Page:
Friday, June 5, 2009

Bees HATE Video Games

The employees in a New York City GameStop were working as usual during Memorial Day weekend when bees suddenly appeared. Thousands of them, and they were not happy.

It is unclear exactly where the bees' hive was located or what disturbed it, but whatever the case may be, the swarm of bees kept GameStop employees from leaving the store, for fear of getting stung.

According to the local ABC news station, the swarm ... well ... swarmed outside the building and prevented GameStop employees from conducting any kind of business for hours. However, they did not lose their sense of humor. While the bee situation was being sorted out, employees hung a "Temporarily Closed Due to Bee Infestation" sign in the window. The sign also had the word "Look!" and an arrow pointing to where bees were gathered.

ABC reporters were quickly on the scene and called the police in an effort to alleviate the problem. The police department said to call the fire department, which said to call 911, which said to call 311, which said to call the New York City mayor's office. After all that, it still took two hours to get anyone to help.

Anyone other than Edward Albers, that is. Albers was labeled a "Good Samaritan" by ABC news, and with good reason. According to the report, he lured about a thousand bees (but who's counting?) into a bag, which he closed and put inside a box. The box was labeled Danger and placed inside the "Do not cross" tape that was keeping "bee watchers" back.

One such bee watcher, named Herman Leath, said, "They say somebody's on the way, but they're taking a long time to get here."

When help did eventually arrive, it came in the form of the NYPD. Yes, in the end, it was the first department ABC news called that ended up actually helping.

The NYPD sent Tony Planakis, its "bee specialist," to remove the bees. When asked how long it would take to remove the swarm, Planakis replied, "It depends, it could take a half hour, it could take an hour, could take a couple hours."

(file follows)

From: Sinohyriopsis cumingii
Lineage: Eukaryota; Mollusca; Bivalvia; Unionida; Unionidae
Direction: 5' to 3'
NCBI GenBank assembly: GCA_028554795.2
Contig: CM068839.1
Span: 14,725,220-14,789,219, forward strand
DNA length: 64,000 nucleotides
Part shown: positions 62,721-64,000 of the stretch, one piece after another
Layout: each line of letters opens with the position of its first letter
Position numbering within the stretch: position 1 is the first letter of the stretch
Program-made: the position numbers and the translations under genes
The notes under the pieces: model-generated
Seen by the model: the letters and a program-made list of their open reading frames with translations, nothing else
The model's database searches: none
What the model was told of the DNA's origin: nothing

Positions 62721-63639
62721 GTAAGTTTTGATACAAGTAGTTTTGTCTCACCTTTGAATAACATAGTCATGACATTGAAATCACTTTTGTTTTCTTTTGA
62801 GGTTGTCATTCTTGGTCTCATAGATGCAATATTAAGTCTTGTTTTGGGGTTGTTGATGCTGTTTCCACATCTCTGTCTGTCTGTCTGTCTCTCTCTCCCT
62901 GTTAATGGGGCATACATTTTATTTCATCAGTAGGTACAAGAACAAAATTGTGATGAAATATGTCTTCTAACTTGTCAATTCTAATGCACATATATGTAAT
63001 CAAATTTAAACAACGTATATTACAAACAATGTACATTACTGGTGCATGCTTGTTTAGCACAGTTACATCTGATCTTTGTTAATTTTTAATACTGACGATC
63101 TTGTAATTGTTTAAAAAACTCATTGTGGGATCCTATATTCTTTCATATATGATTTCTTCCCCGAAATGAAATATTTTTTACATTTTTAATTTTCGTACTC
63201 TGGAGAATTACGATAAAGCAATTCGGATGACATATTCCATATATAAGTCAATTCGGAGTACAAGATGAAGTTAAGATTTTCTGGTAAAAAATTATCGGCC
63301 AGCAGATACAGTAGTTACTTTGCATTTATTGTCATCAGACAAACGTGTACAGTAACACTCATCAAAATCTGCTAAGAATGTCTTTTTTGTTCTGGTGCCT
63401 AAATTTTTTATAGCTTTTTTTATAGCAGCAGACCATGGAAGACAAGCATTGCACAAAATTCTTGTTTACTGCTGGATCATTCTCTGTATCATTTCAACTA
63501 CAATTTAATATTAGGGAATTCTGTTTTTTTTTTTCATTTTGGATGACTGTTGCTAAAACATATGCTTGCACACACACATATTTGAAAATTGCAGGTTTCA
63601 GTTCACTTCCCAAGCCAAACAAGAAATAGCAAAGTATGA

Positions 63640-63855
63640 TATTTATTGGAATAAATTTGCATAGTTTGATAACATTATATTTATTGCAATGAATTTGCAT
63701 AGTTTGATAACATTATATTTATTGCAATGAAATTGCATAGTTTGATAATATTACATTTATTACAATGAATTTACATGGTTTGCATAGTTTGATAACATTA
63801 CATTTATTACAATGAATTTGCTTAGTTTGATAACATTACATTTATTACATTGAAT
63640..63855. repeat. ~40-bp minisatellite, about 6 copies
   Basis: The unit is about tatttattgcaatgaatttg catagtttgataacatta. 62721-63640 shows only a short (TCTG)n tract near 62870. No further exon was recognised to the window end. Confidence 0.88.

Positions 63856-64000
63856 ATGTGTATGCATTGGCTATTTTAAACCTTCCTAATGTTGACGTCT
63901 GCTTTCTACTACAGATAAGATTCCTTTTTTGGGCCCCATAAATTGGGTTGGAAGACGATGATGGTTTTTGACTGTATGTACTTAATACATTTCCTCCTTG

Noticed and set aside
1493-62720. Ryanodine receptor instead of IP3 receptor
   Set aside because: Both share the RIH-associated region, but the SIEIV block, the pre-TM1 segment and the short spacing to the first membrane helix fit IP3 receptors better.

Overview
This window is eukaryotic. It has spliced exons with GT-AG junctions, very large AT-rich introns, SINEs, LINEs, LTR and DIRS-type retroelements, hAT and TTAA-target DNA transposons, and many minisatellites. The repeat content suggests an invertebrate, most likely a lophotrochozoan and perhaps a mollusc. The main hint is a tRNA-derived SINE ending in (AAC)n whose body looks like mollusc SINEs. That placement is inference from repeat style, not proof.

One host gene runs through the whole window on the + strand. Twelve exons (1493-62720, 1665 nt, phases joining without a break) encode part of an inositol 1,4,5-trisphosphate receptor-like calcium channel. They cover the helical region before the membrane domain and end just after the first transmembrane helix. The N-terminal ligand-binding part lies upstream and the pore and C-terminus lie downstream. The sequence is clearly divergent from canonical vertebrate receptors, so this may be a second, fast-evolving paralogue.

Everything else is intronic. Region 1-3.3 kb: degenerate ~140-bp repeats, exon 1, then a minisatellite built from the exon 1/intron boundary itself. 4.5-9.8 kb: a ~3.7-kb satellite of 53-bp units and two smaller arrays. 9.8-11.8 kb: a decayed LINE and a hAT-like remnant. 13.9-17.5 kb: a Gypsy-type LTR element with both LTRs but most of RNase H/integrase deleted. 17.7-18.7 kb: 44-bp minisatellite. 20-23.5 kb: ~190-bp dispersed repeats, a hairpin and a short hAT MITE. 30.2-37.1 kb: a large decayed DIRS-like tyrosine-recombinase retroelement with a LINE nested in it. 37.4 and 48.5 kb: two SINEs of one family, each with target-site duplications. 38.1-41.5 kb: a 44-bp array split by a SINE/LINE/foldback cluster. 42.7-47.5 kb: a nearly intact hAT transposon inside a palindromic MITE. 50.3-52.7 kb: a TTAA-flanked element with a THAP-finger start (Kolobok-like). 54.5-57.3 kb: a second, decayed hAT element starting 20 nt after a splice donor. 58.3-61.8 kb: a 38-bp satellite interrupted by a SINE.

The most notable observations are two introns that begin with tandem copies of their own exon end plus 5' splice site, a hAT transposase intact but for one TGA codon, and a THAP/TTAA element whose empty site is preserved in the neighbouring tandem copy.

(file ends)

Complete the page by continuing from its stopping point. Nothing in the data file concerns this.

Clad in jeans, a hoodie, a bee mask and gloves, Planakis set to work.

Eventually he succeeded in his task, and nonviolently relocated the bees "upstate to his hives." GameStop employees were able to re-open the store, and business continued as usual. At least, as usual as it gets when the better part of the workday has been spent trapped inside the store for fear of a large swarm of insects.

Surprisingly, nobody was stung throughout the whole ordeal.

"It's just something I've never seen before ... this is Manhattan, New York ... I guess you could see anything," Leath the bee watcher said.

Hopefully it is not something those GameStop employees will have to see again for a long while.

From Last week, but ridiculously relevant, considering Bee's just tried to bring that airplane down in MA.

Look, I'm a fan of honey, flying, and videogames, but if these things are becoming too hazardous to my health, then I'll reconsider all three. I mean cmon ... Here's the latest Wii game, but if you buy it, you'll be stung 1 million times by this swarm of bees ... Wow, well, yeah, I guess I'll pass on WiiFit ...

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